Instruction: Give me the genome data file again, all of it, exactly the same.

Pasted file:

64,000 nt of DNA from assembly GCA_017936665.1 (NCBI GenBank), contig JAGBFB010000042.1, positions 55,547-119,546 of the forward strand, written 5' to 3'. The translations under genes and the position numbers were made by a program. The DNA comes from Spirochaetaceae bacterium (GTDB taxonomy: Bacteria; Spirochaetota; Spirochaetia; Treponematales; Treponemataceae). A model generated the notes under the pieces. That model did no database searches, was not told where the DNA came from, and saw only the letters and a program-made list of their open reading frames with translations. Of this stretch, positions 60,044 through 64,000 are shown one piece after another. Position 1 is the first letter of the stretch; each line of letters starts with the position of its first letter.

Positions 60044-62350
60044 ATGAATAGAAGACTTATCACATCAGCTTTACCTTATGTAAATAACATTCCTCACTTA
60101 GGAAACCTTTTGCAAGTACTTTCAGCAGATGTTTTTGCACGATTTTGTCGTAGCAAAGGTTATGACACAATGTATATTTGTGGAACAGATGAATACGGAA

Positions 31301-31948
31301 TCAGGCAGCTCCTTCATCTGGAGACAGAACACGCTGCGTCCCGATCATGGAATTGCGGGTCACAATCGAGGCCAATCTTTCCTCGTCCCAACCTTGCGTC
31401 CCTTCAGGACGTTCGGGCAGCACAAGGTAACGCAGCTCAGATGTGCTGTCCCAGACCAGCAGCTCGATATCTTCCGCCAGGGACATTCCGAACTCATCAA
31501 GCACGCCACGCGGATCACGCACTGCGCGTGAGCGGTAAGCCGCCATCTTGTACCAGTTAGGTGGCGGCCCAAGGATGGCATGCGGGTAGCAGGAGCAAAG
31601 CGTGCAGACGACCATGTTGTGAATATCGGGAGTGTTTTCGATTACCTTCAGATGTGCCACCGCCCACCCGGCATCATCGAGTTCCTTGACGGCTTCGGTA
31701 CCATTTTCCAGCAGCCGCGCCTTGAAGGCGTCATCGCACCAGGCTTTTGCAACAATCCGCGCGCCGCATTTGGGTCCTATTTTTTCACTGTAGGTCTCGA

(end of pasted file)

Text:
64,000 nt of DNA from assembly GCA_017936665.1 (NCBI GenBank), contig JAGBFB010000042.1, positions 55,547-119,546 of the forward strand, written 5' to 3'. The translations under genes and the position numbers were made by a program. The DNA comes from Spirochaetaceae bacterium (GTDB taxonomy: Bacteria; Spirochaetota; Spirochaetia; Treponematales; Treponemataceae). A model generated the notes under the pieces. That model did no database searches, was not told where the DNA came from, and saw only the letters and a program-made list of their open reading frames with translations. Of this stretch, positions 60,044 through 64,000 are shown one piece after another. Position 1 is the first letter of the stretch; each line of letters starts with the position of its first letter.

Positions 60044-62350
60044 ATGAATAGAAGACTTATCACATCAGCTTTACCTTATGTAAATAACATTCCTCACTTA
60101 GGAAACCTTTTGCAAGTACTTTCAGCAGATGTTTTTGCACGATTTTGTCGTAGCAAAGGTTATGACACAATGTATATTTGTGGAACAGATGAATACGGAA

Positions 31301-31948
31301 TCAGGCAGCTCCTTCATCTGGAGACAGAACACGCTGCGTCCCGATCATGGAATTGCGGGTCACAATCGAGGCCAATCTTTCCTCGTCCCAACCTTGCGTC
31401 CCTTCAGGACGTTCGGGCAGCACAAGGTAACGCAGCTCAGATGTGCTGTCCCAGACCAGCAGCTCGATATCTTCCGCCAGGGACATTCCGAACTCATCAA
31501 GCACGCCACGCGGATCACGCACTGCGCGTGAGCGGTAAGCCGCCATCTTGTACCAGTTAGGTGGCGGCCCAAGGATGGCATGCGGGTAGCAGGAGCAAAG
31601 CGTGCAGACGACCATGTTGTGAATATCGGGAGTGTTTTCGATTACCTTCAGATGTGCCACCGCCCACCCGGCATCATCGAGTTCCTTGACGGCTTCGGTA
31701 CCATTTTCCAGCAGCCGCGCCTTGAAGGCGTCATCGCACCAGGCTTTTGCAACAATCCGCGCGCCGCATTTGGGTCCTATTTTTTCACTGTAGGTCTCGA